The short journey to Craven Cottage proved a fruitful one in 2004/05, as we detail in the next feature retelling the story of that legendary season...

‘Wow! They are the top team, a great team. We were played off the park.’Chris Coleman

Do clubs from the capital have it tougher in the Premier League than those outside of London? On the one hand, there are the local derbies to contend with – typically around 10 per season – with the added intensity that comes with such occasions, both physically and mentally.

However, when the fixtures computer is kind to a club, as it was to the Blues in 2004/05, having so many neighbours, no matter how noisy, could have its benefits; between 3 November and Boxing Day, the Blues were required to travel outside of London twice. Both games were in other competitions – Newcastle in the Carling Cup and Porto for a Champions League dead rubber – and it was during this time that Chelsea made the most of our capital gains to seize control of the Premier League title race.

After progressing past the Toon Army, helped by another stunning solo effort from Arjen Robben, the Blues made the short journey across west London – steps we would retrace a few weeks later in the League Cup – to take on Fulham. The need for victory was emphasised by the other local clash that had taken place earlier in the day – a 5-4 victory for Arsenal against Tottenham Hotspur which Jose Mourinho suggested was an ‘ice hockey result’.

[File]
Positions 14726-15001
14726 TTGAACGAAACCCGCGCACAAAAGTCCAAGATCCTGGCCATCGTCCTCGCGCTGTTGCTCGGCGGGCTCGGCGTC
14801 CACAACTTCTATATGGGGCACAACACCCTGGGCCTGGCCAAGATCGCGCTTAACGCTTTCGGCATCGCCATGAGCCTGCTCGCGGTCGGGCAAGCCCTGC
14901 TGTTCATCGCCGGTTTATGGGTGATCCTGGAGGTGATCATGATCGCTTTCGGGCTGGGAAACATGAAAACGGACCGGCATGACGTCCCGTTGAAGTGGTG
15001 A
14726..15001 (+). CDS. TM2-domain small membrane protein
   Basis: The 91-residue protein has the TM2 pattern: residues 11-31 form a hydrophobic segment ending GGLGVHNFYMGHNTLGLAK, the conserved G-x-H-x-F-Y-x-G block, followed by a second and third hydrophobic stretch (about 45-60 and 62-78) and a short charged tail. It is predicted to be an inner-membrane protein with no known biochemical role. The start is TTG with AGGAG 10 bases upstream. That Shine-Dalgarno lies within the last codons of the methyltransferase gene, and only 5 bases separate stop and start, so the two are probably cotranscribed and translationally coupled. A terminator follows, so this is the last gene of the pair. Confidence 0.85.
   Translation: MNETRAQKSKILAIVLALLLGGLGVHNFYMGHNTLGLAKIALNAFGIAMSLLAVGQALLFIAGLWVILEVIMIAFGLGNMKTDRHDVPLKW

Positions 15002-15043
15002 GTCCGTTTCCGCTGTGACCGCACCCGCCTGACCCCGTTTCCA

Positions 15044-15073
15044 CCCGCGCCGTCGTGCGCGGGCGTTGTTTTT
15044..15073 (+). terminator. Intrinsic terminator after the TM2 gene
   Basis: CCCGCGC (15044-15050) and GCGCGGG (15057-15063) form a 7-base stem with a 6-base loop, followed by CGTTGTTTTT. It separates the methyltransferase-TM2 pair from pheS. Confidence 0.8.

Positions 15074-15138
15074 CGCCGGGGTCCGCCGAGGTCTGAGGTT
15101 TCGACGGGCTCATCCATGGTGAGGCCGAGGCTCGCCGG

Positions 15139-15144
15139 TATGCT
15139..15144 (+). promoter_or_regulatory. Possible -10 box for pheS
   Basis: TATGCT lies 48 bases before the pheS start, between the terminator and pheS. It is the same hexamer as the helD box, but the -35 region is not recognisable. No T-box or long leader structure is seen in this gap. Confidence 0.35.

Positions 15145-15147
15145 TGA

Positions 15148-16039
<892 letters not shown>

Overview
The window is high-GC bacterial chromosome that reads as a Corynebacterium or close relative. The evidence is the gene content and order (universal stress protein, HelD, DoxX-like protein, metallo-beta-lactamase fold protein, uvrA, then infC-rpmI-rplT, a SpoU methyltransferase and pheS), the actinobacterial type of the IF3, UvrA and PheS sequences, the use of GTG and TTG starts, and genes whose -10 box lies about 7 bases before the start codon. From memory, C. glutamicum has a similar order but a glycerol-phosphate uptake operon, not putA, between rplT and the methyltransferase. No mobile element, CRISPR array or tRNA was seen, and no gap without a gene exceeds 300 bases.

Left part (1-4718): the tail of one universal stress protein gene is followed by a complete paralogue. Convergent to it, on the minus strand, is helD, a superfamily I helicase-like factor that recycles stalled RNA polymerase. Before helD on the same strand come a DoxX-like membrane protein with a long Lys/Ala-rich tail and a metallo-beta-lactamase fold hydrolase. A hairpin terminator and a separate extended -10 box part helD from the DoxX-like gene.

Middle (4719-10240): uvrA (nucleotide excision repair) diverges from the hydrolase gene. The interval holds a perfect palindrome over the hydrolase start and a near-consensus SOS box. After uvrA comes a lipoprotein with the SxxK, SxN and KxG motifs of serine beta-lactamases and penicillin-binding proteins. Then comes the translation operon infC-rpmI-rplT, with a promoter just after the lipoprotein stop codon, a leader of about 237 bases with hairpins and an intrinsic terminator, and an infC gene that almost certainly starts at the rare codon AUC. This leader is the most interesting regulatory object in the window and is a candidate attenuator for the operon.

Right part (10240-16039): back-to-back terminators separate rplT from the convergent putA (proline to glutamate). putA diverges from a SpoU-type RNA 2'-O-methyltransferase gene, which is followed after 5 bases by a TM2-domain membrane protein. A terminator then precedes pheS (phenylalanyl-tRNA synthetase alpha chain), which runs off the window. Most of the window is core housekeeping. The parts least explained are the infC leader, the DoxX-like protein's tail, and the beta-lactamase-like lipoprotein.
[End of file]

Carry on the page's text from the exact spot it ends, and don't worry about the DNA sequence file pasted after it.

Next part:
In the event, Chelsea’s opening goal against the Whites wasn’t too dissimilar to a Wayne Gretzky slapshot, although it probably more closely resembled Colin Montgomerie’s trademark ‘fade’ tee shot out on the golf course. Frank Lampard’s right foot acted as the club head, delivering a vicious, swerving strike from a free-kick which left Mark Crossley rooted to the spot (celebrated top).

How Chelsea were not ahead before that owed much to the burly Fulham keeper; how the lead was not extended more a question of referee Uriah Rennie’s interpretation of the rulebook.

It was already fairly evident, even at such a relatively early stage of the season, that anything to find its way past Petr Cech would have to be pretty special. Step forward Papa Boupa Diop, who larruped a blockbuster volley from all of 30 yards. Craven Cottage erupted.

It was the Senegalese midfielder’s first goal for the club, two years on from his scrappy effort against France at the 2002 World Cup – what was it about the colour blue?

The Fulham matchday programme for the game included a table which pitted Bouba Diop and Claude Makelele’s stats against each other. The man known as The Wardrobe had attempted 16 shots prior to this game, finding the target with just three of them; Makelele just one shot off target. However, with a pass completion rate of 85 per cent and 89 per cent of tackles won, Maka comfortably came out on top in the categories which mattered to Mourinho.

The buzz word in football at the time was ‘bouncebackability’, a term coined by Crystal Palace boss Iain Dowie which was soon added to the Collins English Dictionary with the definition: ‘The ability to recover after a setback, particularly in sport.’

It was not something Chelsea had needed to concern themselves with too much, having trailed only once in a Premier League game. But this was the first time under Mourinho that we had been pegged back after taking the lead – how would the boys respond? The answer: instantly and emphatically.